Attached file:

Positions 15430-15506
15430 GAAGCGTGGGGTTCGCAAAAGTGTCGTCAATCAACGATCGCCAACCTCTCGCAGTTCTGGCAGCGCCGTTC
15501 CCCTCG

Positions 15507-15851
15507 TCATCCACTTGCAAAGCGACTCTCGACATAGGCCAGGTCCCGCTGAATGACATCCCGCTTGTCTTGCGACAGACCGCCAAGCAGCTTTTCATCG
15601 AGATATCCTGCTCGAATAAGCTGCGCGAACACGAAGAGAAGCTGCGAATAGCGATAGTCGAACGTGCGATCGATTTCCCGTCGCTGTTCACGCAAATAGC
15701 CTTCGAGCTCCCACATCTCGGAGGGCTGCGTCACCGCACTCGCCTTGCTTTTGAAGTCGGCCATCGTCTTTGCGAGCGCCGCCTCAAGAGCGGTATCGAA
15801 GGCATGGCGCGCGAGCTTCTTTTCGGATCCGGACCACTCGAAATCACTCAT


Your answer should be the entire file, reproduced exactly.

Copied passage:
Positions 15430-15506
15430 GAAGCGTGGGGTTCGCAAAAGTGTCGTCAATCAACGATCGCCAACCTCTCGCAGTTCTGGCAGCGCCGTTC
15501 CCCTCG

Positions 15507-15851
15507 TCATCCACTTGCAAAGCGACTCTCGACATAGGCCAGGTCCCGCTGAATGACATCCCGCTTGTCTTGCGACAGACCGCCAAGCAGCTTTTCATCG
15601 AGATATCCTGCTCGAATAAGCTGCGCGAACACGAAGAGAAGCTGCGAATAGCGATAGTCGAACGTGCGATCGATTTCCCGTCGCTGTTCACGCAAATAGC
15701 CTTCGAGCTCCCACATCTCGGAGGGCTGCGTCACCGCACTCGCCTTGCTTTTGAAGTCGGCCATCGTCTTTGCGAGCGCCGCCTCAAGAGCGGTATCGAA
15801 GGCATGGCGCGCGAGCTTCTTTTCGGATCCGGACCACTCGAAATCACTCAT